What is the temporal complexity of sorting a list of objects with two properties?


Suppose I have a class: `

public class Interval {
    int start;
    int end;
    Interval() { start = 0; end = 0; }
    Interval(int s, int e) { start = s; end = e; }


I would like to sort a list of intervals with Collections.sort() like this:

Collections.sort(intervals, new Comparator<Interval>(){
    public int compare(Interval o1, Interval o2) {
        if (o1.start == o2.start) {
            return o1.end - o2.end;
        else {
            return o1.start - o2.start;

I know that sorting an array with the built-in sorting function takes O(nlogn) time, and the question is if I am sorting a list of objects with two properties, what is the time complexity of sorting this list? Thanks!!

@PaulMcKenzie's brief answer in comments is on the right track, but the real answer to your question is more subtle.

Many people do what you've done and confuse time with other measures of efficiency. What's correct in nearly all cases when someone says a "sort is O(n log n)" is that the number of comparisons is O(n log n).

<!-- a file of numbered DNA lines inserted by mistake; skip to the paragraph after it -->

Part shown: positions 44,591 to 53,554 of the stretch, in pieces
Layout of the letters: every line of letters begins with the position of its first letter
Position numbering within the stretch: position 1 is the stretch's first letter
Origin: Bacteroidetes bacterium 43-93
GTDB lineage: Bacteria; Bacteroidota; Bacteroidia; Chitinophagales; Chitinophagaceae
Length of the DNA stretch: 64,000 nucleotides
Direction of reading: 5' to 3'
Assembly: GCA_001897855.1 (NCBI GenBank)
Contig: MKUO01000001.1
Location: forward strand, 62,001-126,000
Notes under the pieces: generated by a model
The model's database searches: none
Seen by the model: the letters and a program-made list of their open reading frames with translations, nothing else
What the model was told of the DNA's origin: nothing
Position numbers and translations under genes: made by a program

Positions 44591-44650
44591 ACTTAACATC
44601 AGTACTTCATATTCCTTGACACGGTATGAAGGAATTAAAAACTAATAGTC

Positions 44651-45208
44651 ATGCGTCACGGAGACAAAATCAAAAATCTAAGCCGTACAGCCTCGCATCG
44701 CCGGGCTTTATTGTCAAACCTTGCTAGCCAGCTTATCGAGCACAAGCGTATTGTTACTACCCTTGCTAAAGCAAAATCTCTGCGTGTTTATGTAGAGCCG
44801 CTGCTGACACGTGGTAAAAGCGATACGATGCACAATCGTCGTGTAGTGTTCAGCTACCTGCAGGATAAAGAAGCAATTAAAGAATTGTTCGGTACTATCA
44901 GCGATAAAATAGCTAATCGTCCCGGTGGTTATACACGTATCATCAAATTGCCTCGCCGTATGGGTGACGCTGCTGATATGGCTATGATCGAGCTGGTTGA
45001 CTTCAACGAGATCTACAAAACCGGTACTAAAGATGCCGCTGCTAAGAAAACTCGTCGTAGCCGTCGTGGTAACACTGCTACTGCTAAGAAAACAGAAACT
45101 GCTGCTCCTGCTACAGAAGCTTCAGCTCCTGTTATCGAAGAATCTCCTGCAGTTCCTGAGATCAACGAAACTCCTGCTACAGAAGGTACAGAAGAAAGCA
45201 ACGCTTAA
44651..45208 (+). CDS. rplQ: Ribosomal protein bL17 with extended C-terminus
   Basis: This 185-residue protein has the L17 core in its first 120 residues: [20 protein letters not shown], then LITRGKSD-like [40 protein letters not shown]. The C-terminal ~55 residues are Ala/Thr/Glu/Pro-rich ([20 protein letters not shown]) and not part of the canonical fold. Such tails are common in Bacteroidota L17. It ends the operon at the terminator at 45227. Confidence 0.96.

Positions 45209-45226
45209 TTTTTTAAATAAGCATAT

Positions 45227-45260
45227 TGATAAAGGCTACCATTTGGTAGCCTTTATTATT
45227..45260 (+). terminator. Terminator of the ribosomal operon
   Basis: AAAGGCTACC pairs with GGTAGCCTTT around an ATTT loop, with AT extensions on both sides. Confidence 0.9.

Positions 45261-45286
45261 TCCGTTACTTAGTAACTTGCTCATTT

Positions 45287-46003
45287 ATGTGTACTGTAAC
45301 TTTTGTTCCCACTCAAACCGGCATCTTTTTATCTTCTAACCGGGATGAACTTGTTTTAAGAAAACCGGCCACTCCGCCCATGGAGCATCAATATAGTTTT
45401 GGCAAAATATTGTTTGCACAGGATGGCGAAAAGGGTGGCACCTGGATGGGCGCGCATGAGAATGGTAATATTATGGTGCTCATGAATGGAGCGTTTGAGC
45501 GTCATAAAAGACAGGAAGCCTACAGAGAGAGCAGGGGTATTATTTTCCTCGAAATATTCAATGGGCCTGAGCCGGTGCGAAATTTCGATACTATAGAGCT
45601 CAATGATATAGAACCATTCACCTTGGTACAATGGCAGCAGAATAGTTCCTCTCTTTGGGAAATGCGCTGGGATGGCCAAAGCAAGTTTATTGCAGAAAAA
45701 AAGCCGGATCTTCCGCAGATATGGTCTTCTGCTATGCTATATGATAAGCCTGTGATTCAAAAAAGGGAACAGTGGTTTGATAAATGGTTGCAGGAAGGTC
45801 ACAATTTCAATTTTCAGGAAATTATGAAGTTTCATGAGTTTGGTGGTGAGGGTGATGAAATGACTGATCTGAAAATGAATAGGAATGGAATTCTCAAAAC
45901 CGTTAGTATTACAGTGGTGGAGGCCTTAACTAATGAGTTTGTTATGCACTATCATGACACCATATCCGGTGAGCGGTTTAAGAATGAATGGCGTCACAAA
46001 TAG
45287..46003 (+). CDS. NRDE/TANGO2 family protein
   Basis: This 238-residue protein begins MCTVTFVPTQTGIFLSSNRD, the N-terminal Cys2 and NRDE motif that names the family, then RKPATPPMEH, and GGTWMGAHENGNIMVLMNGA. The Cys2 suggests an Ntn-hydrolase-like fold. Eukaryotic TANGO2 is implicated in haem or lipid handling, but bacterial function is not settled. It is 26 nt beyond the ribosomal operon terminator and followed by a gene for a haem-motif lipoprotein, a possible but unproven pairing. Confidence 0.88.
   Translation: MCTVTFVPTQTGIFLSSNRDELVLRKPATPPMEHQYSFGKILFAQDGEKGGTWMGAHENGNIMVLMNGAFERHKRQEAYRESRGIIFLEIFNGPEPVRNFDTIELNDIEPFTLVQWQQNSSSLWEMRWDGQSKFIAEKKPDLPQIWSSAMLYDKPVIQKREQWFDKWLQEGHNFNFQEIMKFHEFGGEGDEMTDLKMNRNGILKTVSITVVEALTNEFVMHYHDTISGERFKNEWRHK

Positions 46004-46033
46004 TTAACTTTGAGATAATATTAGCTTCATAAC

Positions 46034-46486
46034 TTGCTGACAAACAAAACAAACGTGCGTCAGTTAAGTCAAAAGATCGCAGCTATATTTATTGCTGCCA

I'm not trying to be pedantic. Sloppy analysis can make big problems in practice. You can't claim that any sort runs in O(n log n) time without a raft of additional statements about the data and the machine where the algorithm is running. Theoretical papers do this by stating a standard machine model used for their analysis. The model states the time required for low level operations of algorithms - memory access, arithmetic, and comparisons, for example.

In your case, each comparison requires a constant number for comparisons, so as long as comparison itself is constant time -- true in practice for fixed-width integers -- you're in good shape.

However, something as simple as string sorting changes this picture. String comparison itself has a variable cost. It depends on string length! So sorting strings with a "good" sorting algorithm is O(nk log n) where k is the length of strings.

Ditto if you're sorting variable-length numbers (java BigIntegers for example).

Sorting is also sensitive to copy costs. Even if you can compare objects in constant time, sort time is going to depend how big they are. Algorithms differ in how many times objects need to be moved in memory. Some accept more comparisons to prevent unnecessary copying. An implementation detail: sorting pointers vs. objects can change asymptotic run time - a space for time trade.